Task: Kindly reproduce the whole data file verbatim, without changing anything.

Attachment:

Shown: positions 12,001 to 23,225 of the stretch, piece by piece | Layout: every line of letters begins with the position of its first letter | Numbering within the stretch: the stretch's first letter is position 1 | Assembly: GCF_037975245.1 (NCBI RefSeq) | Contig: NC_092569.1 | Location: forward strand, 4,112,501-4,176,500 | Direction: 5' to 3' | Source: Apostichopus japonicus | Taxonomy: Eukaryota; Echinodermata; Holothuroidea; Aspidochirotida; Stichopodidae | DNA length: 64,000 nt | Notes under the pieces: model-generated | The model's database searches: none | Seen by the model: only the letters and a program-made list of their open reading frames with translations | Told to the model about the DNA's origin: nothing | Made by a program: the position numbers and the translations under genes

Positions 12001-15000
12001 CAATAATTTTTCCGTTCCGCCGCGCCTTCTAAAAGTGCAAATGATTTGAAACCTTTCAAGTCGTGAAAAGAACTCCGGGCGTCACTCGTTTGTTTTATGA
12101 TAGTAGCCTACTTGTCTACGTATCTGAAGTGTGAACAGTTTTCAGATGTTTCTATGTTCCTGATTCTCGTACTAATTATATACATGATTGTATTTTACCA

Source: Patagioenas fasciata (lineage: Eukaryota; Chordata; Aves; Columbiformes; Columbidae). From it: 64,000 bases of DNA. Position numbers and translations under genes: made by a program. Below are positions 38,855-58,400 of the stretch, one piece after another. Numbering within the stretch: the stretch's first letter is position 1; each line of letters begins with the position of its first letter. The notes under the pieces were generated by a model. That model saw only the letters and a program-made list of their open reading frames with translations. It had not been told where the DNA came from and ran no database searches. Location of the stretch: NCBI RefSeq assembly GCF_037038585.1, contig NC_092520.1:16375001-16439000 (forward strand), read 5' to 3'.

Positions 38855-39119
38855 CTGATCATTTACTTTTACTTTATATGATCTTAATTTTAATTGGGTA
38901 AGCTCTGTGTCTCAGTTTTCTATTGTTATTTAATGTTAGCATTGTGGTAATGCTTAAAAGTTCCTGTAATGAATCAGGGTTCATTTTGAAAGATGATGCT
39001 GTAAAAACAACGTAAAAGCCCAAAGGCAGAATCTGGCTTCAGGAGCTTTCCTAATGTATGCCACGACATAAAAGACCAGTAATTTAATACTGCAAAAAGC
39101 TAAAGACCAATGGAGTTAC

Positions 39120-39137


Shown: positions 12,001 to 23,225 of the stretch, piece by piece | Layout: every line of letters begins with the position of its first letter | Numbering within the stretch: the stretch's first letter is position 1 | Assembly: GCF_037975245.1 (NCBI RefSeq) | Contig: NC_092569.1 | Location: forward strand, 4,112,501-4,176,500 | Direction: 5' to 3' | Source: Apostichopus japonicus | Taxonomy: Eukaryota; Echinodermata; Holothuroidea; Aspidochirotida; Stichopodidae | DNA length: 64,000 nt | Notes under the pieces: model-generated | The model's database searches: none | Seen by the model: only the letters and a program-made list of their open reading frames with translations | Told to the model about the DNA's origin: nothing | Made by a program: the position numbers and the translations under genes

Positions 12001-15000
12001 CAATAATTTTTCCGTTCCGCCGCGCCTTCTAAAAGTGCAAATGATTTGAAACCTTTCAAGTCGTGAAAAGAACTCCGGGCGTCACTCGTTTGTTTTATGA
12101 TAGTAGCCTACTTGTCTACGTATCTGAAGTGTGAACAGTTTTCAGATGTTTCTATGTTCCTGATTCTCGTACTAATTATATACATGATTGTATTTTACCA

Source: Patagioenas fasciata (lineage: Eukaryota; Chordata; Aves; Columbiformes; Columbidae). From it: 64,000 bases of DNA. Position numbers and translations under genes: made by a program. Below are positions 38,855-58,400 of the stretch, one piece after another. Numbering within the stretch: the stretch's first letter is position 1; each line of letters begins with the position of its first letter. The notes under the pieces were generated by a model. That model saw only the letters and a program-made list of their open reading frames with translations. It had not been told where the DNA came from and ran no database searches. Location of the stretch: NCBI RefSeq assembly GCF_037038585.1, contig NC_092520.1:16375001-16439000 (forward strand), read 5' to 3'.

Positions 38855-39119
38855 CTGATCATTTACTTTTACTTTATATGATCTTAATTTTAATTGGGTA
38901 AGCTCTGTGTCTCAGTTTTCTATTGTTATTTAATGTTAGCATTGTGGTAATGCTTAAAAGTTCCTGTAATGAATCAGGGTTCATTTTGAAAGATGATGCT
39001 GTAAAAACAACGTAAAAGCCCAAAGGCAGAATCTGGCTTCAGGAGCTTTCCTAATGTATGCCACGACATAAAAGACCAGTAATTTAATACTGCAAAAAGC
39101 TAAAGACCAATGGAGTTAC

Positions 39120-39137